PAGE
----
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08-25-2011, 10:48 PM #1
Anyone build their own travel trailer?
I'm thinking of building my own trailer on the chassis from a junker pop-up tent trailer. Hopefully it has working appliances and I can keep them to install in my new project. My car is under-powered (2.7L V6) and I'm looking for something small, simple, aerodynamic and LIGHT.
I can't seem to find a lot of detail on the interwebz except for this very informative description on how to make a teardrop trailer...
I like his idea on the approach and I wonder if something similar would work on a more full-height trailer, but is this still going to be structurally sound? Hoping for winter use so a simple tear-drop (with outdoor mess area) simply isn't going to cut it.
I'm no tradesman so I don't really know anything, but I like to tinker and think this could be a fun project.
08-25-2011, 11:19 PM #2
Yes. Just did it last winter. I was pretty surprised by how simple they are built. Excuse the crappy cell phone pictures, but they should give you an idea.
Started with a 1971 Aladdin Car Pet.
Found a lot of rot.
So I took some measurements and drew it up in CAD. I originally planned to re-use the siding.
Then I tore it down to the frame.
And built it back up.
I'm hoping to build another one this fall, but I need to put some finishing touches on this one first. Learned a ton on the first build. I'd really like to build a hard walled pop-up. Much like one of those HI-LO trailers, but smaller and with much better insulation. Specifically for winter recreation.
Send me a PM and I'll give you a link to the rest of the photos. If anybody is interested, I'll post details up here to help out.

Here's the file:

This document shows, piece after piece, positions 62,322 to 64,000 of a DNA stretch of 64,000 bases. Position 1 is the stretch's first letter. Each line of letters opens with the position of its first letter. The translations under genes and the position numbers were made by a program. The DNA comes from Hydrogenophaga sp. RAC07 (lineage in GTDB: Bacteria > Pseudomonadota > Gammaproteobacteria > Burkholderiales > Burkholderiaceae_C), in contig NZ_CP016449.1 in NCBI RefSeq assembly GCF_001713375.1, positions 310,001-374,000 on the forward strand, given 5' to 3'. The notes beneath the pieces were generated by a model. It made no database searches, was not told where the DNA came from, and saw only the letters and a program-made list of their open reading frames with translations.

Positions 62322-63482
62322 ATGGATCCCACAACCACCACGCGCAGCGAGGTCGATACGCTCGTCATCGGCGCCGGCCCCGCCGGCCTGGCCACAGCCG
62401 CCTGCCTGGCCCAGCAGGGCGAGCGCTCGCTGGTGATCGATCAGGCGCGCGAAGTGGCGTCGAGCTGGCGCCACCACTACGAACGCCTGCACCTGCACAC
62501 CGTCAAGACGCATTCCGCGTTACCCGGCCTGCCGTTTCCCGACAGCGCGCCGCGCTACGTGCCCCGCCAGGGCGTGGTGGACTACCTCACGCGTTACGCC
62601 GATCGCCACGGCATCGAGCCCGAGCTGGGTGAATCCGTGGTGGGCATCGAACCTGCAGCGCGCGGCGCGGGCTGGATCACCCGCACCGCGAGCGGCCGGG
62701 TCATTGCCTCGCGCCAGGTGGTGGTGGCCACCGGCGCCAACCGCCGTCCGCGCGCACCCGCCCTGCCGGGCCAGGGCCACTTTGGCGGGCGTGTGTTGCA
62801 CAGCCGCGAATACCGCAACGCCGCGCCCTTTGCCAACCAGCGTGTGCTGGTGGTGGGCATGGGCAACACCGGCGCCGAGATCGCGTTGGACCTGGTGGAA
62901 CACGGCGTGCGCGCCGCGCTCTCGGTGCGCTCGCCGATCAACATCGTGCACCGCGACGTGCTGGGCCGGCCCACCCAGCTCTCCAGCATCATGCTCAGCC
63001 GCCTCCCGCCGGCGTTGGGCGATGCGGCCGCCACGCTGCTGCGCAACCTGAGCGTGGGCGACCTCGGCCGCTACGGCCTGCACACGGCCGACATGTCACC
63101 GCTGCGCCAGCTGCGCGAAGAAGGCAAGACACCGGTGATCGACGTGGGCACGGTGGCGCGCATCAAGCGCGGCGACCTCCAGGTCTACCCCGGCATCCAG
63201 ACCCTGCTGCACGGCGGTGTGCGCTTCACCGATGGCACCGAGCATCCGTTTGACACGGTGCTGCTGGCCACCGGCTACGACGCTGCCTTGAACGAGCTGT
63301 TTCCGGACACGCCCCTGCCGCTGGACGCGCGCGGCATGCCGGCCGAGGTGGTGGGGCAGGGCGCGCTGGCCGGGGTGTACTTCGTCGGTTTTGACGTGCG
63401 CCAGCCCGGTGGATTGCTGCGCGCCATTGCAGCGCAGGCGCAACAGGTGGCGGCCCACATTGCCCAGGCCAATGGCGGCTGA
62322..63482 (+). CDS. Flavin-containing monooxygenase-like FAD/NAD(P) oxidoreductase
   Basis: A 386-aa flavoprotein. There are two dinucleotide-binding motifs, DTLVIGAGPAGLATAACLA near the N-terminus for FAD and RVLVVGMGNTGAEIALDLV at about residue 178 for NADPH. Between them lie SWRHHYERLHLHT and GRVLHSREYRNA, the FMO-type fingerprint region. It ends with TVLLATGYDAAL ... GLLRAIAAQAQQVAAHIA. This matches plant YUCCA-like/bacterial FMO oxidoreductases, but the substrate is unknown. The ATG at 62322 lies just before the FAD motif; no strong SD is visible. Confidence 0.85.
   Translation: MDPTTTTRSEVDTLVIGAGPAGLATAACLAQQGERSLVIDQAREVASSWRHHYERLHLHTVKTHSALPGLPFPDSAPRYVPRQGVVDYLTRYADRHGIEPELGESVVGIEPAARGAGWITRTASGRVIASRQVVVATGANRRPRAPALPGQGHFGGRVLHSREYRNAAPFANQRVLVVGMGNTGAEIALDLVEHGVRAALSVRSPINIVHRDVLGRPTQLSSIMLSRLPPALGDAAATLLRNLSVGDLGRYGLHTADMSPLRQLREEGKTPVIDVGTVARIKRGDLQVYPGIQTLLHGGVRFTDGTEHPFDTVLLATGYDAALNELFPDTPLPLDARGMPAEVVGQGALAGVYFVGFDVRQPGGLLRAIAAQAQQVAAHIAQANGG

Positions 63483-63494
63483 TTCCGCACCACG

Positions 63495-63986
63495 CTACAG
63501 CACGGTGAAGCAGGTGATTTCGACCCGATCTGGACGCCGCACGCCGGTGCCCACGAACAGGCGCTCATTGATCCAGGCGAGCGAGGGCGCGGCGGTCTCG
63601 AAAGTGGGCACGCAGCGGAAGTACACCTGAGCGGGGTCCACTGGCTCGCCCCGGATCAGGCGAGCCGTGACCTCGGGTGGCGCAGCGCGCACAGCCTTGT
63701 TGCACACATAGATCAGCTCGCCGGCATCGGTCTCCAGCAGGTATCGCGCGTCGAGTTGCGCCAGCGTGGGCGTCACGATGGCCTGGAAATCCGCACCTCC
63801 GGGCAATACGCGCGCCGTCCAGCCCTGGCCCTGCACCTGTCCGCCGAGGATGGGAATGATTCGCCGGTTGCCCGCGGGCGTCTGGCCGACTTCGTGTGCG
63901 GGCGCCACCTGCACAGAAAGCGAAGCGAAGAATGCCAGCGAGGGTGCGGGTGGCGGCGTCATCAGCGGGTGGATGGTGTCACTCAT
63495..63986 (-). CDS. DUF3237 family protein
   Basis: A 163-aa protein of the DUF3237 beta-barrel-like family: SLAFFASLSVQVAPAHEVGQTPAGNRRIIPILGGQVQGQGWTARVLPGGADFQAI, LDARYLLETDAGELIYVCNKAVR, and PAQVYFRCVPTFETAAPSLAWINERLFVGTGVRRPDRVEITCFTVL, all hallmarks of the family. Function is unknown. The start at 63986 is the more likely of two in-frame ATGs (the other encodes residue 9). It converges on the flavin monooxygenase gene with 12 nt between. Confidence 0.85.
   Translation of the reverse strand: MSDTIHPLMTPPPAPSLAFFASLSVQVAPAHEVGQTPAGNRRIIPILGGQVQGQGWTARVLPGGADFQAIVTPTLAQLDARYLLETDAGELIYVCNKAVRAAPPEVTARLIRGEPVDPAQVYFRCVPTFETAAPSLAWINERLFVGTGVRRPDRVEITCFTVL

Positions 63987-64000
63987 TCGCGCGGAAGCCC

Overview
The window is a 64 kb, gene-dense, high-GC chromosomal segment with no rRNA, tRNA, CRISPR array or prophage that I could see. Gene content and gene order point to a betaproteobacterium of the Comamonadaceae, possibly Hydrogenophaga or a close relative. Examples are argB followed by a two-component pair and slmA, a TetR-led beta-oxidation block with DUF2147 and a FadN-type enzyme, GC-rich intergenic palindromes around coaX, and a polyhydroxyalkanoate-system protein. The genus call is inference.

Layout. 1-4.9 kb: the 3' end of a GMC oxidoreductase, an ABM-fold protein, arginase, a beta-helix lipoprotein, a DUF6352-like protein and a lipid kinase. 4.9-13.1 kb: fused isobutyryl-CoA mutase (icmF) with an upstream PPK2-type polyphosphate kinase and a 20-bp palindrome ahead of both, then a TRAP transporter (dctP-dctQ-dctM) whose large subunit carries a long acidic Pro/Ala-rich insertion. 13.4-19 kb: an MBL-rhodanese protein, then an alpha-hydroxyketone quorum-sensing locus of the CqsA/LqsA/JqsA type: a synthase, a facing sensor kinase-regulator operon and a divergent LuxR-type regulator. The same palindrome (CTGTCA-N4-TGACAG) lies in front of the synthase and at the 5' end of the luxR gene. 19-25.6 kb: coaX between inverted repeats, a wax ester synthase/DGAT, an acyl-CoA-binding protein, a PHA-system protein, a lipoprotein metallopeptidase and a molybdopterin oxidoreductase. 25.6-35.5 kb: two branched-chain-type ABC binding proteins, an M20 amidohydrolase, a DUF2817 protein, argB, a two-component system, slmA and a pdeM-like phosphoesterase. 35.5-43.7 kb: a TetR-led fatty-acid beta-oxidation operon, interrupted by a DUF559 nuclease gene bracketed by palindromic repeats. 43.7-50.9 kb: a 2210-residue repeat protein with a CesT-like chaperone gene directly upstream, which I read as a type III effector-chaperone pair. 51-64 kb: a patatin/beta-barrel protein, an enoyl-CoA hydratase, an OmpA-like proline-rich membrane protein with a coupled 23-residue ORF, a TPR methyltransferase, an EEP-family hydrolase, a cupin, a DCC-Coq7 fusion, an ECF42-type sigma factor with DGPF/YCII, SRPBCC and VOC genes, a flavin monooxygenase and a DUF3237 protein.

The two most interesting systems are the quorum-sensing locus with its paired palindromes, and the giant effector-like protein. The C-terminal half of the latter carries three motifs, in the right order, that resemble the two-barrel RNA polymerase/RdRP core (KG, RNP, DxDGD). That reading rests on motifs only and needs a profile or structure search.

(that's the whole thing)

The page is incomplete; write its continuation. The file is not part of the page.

08-26-2011, 12:11 AM #3
Thanks for the great pics!
It's very useful to know that the inside of a production trailer is simple wood framing... it lends confidence to the possibility of me pulling something like this off.
I was thinking of a variation on a hard-walled pop-up myself... something that's only slightly taller than the top of my car but with a crank system (maybe I can harvest this from the scrapped trailer as well), that raises the roof up 1-2 feet when you're parked. Low profile for better towing, higher profile with more headroom and the benefits of hard-walled construction for winter when you're parked.
Edit: Just found this...
This is like what I had in mind, but I would likely make it a bit taller and longer with an seating area with table.
Last edited by Shorty_J; 08-26-2011 at 12:43 AM.
08-26-2011, 08:01 AM #4
If you are going to take an existing traditional pop-up trailer and build either a full height or solid wood pop-up instead of the canvas- take into consideration the added weight and what the axle and frame is rated for. An empty trailer is only part of the max weight- you then fill it with additional gear etc. and you need to make sure it will be able to handle the new shell weight as well as all the equipment and gear.
08-26-2011, 08:21 AM #5
I'd be really tempted to go stitch-n-glue, w/fiberglassed plywood over a few bulkheads, like they do with Wharram catamarans, instead of a frame.Neil Young said Harvest put him right in the middle of the road, so he headed for the nearest ditch. I think we've kind of just gone ditch to ditch to ditch a lot of the time.
Patterson Hood of the DBT's
08-26-2011, 09:24 AM #6
08-26-2011, 04:41 PM #7
Why not just pick up a used egg and save yourself a lot of headaches?
08-26-2011, 04:42 PM #8
If I built a pop-up, I would have the top come down over the bottom. Like a shoe box. I think that will minimize leaking issues. I think a 4' bottom with a 2' top would work good. I would keep the length to less than 12'. I just don't need more than that. I'd like to keep it simple, light, and low profile (out of the wind). I might even put the door in the back and have it hinge so the front would drop down and create a dart into the wind. Probably not as aerodynamic as having the whole top drop, but better than a full size sail.
On my current build, it really is super simple. 1x2's butt jointed together and fastened with a roofing stapler. The frame is then fastened to 1/4 luan plywood with construction adhesive and staples. This creates a good shear wall as long as you don't cut corners on the construction adhesive. Cut in rigid polystyrene insulation and you've got a pretty solid wall.
In the order of assembly, you build the floor first and fasten it to the frame. The sides all fasten to the side of the floor. Put up the rear and two sides first. Then the roof. Then your interior cabinetry, tables, and bunks. Put the front wall on last.